The One True King Moment In Aquaman
Aquaman has been subjected to the merman and fish jokes since the 1980s, thanks to Super Friends ruining the character’s reputation, which further worsened due to all the references made in popular sitcoms. That was, until James Wan decided to reinvent the character’s public profile through a faithful adaptation of Geoff John’s seminal Aquaman run in the movie of the same name. In a genre where directors often used to fret and feel ashamed to depict a comic’s zaniness and imaginative flair without toning it down for the general audience, Wan unabashedly went on his way to turn all the ‘silly’ character traits into iconic scenes, and “The One True King” is the biggest example. After proving himself worthy of wielding the Trident of Atlan as the protector of the seven seas, Arthur connects with all marine life at once in a mystical neural bond, and riding Karathen, a ginormous ancient cephalopod creature, he leads a multitude of marine creatures against his villainous half-brother, Orm’s Atlantean army. This scene is properly epic in every sense of the term, and it is the closest DCEU has ever gotten in terms of matching the level of spectacle of the MCU’s Infinity War and Endgame.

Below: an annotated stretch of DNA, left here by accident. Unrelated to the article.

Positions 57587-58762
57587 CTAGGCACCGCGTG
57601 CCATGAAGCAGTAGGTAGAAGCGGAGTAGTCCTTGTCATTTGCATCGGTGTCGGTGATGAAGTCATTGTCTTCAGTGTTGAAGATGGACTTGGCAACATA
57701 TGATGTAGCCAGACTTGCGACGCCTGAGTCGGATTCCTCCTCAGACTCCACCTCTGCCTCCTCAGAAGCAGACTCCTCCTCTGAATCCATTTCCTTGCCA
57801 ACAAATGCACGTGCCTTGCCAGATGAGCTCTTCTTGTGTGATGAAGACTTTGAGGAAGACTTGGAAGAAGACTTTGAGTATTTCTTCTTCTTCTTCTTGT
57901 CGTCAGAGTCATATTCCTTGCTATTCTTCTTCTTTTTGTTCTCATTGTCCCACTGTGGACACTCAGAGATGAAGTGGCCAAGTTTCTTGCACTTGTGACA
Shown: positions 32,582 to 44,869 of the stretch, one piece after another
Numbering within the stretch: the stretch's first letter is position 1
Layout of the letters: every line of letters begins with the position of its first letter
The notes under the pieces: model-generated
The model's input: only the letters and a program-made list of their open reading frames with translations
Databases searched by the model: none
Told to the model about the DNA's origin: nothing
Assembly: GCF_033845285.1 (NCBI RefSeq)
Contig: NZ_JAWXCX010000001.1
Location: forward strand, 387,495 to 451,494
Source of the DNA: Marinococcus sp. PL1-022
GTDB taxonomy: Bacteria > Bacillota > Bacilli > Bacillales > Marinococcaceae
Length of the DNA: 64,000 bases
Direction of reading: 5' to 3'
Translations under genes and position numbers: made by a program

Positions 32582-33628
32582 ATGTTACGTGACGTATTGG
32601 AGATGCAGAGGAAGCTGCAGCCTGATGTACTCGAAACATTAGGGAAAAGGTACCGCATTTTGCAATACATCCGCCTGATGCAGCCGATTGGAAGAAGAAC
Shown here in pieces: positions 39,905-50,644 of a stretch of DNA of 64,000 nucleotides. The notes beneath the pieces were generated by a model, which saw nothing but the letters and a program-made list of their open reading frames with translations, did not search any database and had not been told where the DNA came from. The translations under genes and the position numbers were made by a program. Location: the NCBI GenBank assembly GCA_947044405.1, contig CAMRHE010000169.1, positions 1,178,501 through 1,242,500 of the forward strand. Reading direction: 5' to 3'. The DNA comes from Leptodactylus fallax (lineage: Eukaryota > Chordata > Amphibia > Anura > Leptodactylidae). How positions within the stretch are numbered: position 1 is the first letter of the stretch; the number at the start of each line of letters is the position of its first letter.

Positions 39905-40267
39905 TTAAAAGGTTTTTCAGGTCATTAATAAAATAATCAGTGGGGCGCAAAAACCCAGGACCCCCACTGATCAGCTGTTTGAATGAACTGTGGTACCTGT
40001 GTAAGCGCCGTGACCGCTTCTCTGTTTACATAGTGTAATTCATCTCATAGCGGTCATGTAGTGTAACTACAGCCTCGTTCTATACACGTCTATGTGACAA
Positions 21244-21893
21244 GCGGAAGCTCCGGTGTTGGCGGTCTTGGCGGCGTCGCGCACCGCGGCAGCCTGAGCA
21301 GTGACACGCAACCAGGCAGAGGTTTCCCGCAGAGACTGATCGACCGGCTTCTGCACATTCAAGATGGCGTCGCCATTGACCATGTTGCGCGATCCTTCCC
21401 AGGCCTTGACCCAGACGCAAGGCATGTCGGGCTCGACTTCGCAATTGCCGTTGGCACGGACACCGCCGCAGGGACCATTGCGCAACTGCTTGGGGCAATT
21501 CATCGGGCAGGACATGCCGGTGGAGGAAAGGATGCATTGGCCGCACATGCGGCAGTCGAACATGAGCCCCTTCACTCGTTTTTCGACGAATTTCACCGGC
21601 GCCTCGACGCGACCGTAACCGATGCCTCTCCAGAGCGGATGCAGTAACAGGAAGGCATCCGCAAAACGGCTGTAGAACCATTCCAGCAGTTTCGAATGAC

Marvel Family United In Shazam
A core of the stories of the original Captain Marvel, now known as Shazam, is the theme of family, which provides a sense of belongingness. Director David Sandberg understood the assignment when he beautifully recreated the charming moment from Geoff John’s series Shazam (2011) revamp in his movie of the same name. Shazam follows the story of orphan Billy Batson, who gets adopted by the Vasquez family in the beginning of the movie and gets introduced to a dozen adopted siblings with whom he eventually forms a bond after shaking off his initial disagreements. After gaining the mystical powers to become the champion of magic, Billy comes into conflict with the villainous Dr. Sivana. However, despite all the magical shenanigans, Billy remains adamant about reuniting with his birth mother but gets his heart broken after learning that she had abandoned him in the first place. The true significance of family hits him hard when he sees his adopted siblings risking their lives to save him from Sivana’s clutches, and he chooses to share his powers with them. All six of them emerge as champions of magic and use their wit and might to foil Sivana’s evil schemes.
Egg Sandwich Scene In Birds Of Prey